First it was smallpox, now tropical infection poised to become second human disease ever eradicated
Cases of Guinea worm disease have fallen from 3.5million in 1986 to 1,060 last year
15:08 GMT, 9 July 2012
Scientists are on the verge of killing off a parasite that had plagued the human race since ancient times.
Cases of Guinea worm disease have fallen by 99 per cent from 3.5million cases in 1986 to 1,060 in 2011. The disease has affected the poorest communities in Africa and is now found in just South Sudan, Mali, Ethiopia, and Chad.
A Dracunculus medinensis parasite emerges from a sufferers leg. It can only be removed by winding it around a small stick and causes an extreme burning sensation
Former U.S President Jimmy Carter, whose Carter Center has led the campaign to eradicate the infection, said: 'We are approaching the demise of the last guinea worm who will ever
live on earth.'
The parasitic infection is caused by the nematode roundworm parasite Dracunculus medenisis. It is contracted when someone drinks stagnant water that contains water flears which harbour Guinea worm larvae.
The larvae mate in the person's abdomen and the female worms grow to as long as three feet. After a year of incubation the female worm creates an agonising lesion on the skin and slowly emerges from the body. Victims often submerge their painful limbs into cold water, which releases larvae and starts the cycle again.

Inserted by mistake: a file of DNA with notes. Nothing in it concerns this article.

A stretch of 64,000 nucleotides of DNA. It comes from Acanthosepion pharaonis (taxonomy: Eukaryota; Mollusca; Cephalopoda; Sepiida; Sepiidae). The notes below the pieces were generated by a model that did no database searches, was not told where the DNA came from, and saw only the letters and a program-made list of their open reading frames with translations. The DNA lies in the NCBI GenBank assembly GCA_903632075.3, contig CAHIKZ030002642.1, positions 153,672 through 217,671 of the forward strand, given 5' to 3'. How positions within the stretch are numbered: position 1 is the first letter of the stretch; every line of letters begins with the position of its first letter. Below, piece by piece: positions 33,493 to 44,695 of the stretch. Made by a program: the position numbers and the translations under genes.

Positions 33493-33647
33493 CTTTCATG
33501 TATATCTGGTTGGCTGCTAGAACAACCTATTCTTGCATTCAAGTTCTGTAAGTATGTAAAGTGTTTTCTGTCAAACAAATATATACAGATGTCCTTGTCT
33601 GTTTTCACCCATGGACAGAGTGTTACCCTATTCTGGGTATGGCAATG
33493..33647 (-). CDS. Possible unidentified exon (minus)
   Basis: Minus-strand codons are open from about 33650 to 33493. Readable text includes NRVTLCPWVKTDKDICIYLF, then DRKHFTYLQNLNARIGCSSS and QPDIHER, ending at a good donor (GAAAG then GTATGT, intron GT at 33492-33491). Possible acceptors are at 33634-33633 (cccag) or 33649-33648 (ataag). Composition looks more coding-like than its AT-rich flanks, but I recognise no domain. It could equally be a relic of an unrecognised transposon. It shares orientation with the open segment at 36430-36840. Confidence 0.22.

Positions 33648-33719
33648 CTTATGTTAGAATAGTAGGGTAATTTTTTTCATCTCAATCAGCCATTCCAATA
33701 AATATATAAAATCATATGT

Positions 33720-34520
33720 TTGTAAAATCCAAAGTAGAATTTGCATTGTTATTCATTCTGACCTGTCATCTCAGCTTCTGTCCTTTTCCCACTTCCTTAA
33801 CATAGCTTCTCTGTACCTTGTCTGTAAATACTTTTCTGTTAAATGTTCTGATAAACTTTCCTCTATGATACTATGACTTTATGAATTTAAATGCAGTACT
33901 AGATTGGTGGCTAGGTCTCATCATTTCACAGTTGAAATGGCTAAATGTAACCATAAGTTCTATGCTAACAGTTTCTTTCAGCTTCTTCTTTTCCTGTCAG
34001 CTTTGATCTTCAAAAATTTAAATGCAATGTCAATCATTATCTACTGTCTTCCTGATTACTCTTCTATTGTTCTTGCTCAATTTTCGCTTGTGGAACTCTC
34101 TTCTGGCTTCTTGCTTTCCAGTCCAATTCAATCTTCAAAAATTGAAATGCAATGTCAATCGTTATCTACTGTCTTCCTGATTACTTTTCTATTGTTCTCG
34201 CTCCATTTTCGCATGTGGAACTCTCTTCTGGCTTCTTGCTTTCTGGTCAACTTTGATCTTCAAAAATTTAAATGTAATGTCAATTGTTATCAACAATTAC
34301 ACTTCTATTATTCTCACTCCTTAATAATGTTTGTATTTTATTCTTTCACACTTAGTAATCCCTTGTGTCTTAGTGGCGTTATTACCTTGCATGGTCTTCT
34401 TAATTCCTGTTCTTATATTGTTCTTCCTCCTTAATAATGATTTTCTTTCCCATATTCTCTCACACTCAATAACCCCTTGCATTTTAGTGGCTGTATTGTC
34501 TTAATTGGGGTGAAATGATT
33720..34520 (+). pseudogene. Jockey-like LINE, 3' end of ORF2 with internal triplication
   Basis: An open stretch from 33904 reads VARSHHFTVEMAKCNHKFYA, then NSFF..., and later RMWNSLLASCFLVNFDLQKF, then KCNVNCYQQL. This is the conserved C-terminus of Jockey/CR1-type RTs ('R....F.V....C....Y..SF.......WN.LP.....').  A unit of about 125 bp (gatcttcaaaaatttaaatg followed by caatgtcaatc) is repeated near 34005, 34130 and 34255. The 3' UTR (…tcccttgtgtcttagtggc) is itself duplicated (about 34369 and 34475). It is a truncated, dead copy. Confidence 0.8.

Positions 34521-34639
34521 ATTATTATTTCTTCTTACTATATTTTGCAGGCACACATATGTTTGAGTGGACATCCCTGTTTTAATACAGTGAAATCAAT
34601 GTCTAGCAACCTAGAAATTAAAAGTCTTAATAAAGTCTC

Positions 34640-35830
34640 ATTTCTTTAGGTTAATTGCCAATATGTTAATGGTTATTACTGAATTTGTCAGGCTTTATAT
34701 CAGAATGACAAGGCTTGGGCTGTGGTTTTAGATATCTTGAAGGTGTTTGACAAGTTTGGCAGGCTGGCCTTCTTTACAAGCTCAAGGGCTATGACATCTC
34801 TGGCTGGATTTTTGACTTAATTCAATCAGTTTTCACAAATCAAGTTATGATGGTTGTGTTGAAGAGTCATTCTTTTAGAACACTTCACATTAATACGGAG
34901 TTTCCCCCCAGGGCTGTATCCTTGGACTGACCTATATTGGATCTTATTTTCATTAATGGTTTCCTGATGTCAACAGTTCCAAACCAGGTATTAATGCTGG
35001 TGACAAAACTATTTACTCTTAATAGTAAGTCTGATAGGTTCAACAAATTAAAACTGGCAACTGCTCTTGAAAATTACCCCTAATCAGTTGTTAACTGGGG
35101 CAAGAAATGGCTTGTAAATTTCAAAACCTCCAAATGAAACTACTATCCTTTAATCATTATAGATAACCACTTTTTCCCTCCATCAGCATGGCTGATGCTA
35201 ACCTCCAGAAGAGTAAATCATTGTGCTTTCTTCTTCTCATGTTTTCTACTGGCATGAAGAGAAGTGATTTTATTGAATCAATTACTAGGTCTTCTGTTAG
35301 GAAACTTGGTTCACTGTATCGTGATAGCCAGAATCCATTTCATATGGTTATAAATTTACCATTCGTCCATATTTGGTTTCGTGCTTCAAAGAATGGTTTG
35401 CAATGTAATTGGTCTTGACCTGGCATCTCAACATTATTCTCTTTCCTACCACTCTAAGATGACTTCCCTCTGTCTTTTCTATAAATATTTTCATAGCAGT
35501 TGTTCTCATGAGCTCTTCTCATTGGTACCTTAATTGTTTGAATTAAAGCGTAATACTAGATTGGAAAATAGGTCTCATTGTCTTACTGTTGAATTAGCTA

Former U.S. President Jimmy Carter, 87, has campaigned for years to bring global attention to the guinea worm epidemic in Africa
The infection also causes fever, nausea and vomiting and disables patients for months. The live worm can be extracted over a number of weeks by being wrapped around a stick.
According to Scientific American, the Carter Center has managed to slash cases by distributing cloth water filters and educating villagers on how to stop the infection spreading.
Should the campaign succeed, it will only be the second time in history that humans have managed to wipe out a human disease.
The first disease to be eradicated was the smallpox virus. In 1967 there were still up to 15million cases occurring each year in more than 30 countries. Of these some two million died
and millions of survivors were left disfigured or even blind.
However, a number of technological innovations in the 1960s meant scientists could produce and deliver large numbers of reliable smallpox vaccines.
The last natural case of smallpox was in Somalia in October 1977 following a number of mass vaccination programmes.